© 2023 by Emily Tollner

The Environmental Audit Committee, (A group which explores the environmental protection and sustainable development of both government departments and public companies.) launched an inquiry into the sustainability of the fashion industry. 

In autumn of 2018, they wrote to 16 leading UK fashion retailers asking what steps were being taken to reduce the environmental and social impact of the clothes and shoes being sold. 

The Interim Report on the Sustainability of the Fashion Industry on the 16 leading fashion retailers was released on the 31st of January 2019. Dividing the retailers into three categories of Engaged, Moderately Engaged, and Less Engaged, with only 5 out of the 16 being in the 'Engaged' group; the report showed little in place for sustainability from fast fashion brands like Missguided, Boohoo. 

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Click on table to read full report 

'Engaged Retailers' means a member of the Ethical Trading Initiative (ETI) and working towards sustainable practices while also receiving support from leading industry initiatives such as SCAP, ACT and Sedex.  

The report states that of the five engaged retailers; M&S is aiming to source 50 key raw materials, representing 80% of materials used by volume from ‘sustainable sources’ by 2050. 

Primark is working towards sourcing sustainable cotton in their supply chain. 

By 2020 ASOS is on route to making 60% of the raw materials from ASOS products to be sustainable sourced and a projection of 100% by 2025, Whilst Burberry plans to become carbon neutral and source 100% of its cotton from BCI (Better cotton Incentive) by 2022 and finally Tescos assures to make 100% sustainable cotton by the end of 2019 and 100% recycled polyester by 2030.  

Not to disregard the efforts and targets put in place by comparing what true sustainability is, it does not measure to the standards. 

 Searching the 5 'engaged retailers' on the Good on You app even with the incentives, none of brands make the mark of true sustainability, Good on You sates unless the brand has set clear targets to increase their ethical range to more than 50% of their products, or are working towards making their whole business ethical, it's greenwashing. 

As well Good on You states its quite comfortable for brands to achieve a 50% emission reduction, without doing much.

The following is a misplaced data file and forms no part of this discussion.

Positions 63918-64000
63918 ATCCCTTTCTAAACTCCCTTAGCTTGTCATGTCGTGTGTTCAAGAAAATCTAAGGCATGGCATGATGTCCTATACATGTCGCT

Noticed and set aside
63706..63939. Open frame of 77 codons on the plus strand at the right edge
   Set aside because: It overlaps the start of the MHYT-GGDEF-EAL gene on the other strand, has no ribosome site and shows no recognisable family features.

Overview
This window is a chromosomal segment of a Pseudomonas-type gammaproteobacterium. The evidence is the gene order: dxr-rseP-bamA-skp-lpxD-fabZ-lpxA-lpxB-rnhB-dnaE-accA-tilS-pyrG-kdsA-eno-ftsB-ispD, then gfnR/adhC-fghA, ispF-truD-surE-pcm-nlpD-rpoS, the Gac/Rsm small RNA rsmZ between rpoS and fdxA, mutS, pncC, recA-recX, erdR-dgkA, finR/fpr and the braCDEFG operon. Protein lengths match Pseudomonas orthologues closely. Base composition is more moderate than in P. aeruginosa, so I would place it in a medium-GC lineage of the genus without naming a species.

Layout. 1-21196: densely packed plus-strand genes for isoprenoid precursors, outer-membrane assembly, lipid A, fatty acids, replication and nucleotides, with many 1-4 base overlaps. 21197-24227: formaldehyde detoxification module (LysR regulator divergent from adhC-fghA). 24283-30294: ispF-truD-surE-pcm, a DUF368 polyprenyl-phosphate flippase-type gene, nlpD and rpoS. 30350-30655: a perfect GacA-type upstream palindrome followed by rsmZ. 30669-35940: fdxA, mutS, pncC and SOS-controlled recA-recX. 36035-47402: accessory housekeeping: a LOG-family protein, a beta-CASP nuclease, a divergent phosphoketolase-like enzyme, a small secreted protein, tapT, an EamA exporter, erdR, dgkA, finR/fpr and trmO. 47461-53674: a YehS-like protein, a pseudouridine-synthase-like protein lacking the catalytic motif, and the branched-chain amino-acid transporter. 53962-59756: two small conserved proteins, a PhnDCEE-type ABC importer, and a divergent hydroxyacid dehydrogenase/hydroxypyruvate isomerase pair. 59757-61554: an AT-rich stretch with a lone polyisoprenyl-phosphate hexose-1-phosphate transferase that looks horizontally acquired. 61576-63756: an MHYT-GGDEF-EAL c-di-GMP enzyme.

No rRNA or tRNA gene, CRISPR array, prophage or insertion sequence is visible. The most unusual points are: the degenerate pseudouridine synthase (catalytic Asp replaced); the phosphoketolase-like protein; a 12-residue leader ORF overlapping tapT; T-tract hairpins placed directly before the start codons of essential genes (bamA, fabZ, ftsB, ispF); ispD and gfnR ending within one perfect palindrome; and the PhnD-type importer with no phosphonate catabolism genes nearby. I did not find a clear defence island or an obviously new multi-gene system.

Science Based Climate Target is the top standard, using scientific information to prevent catastrophic climate change. 

'We were keen to question retailers about their polices for unsold stock in the light or reports detailing Burberry's incineration of £28.6M of stock in 2017'

'Recent media reports that workers in some garment factories producing clothing for M&S and Tesco , amongst others, are working up to 16 hours a day and being paid a little as 35p per hour.'

'Schemes outlined to tackle unsold stock include, dissociating through outlet stores, donating to charity and rebranding for sale through third


Images were originally from Good On You

At current rates, we will see a four till Six-degree rise in the earth's temperature over the course of the century and to avoid the most destructive consequences of climate change; world governments agreed to limit warming to below 2c. 

Still off target to lower the worlds temperature,

195 government's around the world gathered in Paris back in 2015 to agree on individual plans to help reach the 2c goal. Although this still doesn't bridge the gap, Science-Based Targets have been made available to companies to help close the emission gap and allow us to reach the target. 

Not one of the 16 retailers are apart of the Science-Based Targets, and therefore their targets might not be in line with doing their part in preventing climate change.

 To summarise The Interim Report, it states that the fashion industry’s current business model is unsustainable, finalising with retailers should engage with these issues and policies to encourage a more transparent fair and sustainable fashion system.

 It is clear to see fast fashion brands have made improvements but, nowhere near the necessary amount to become sustainable and therefore it is important not to regard fast fashion brand with sustainability. 

If looking to be conscious when shopping for new, it is best to support the right sustainable brands which are offered as alternatives on the Good on You app.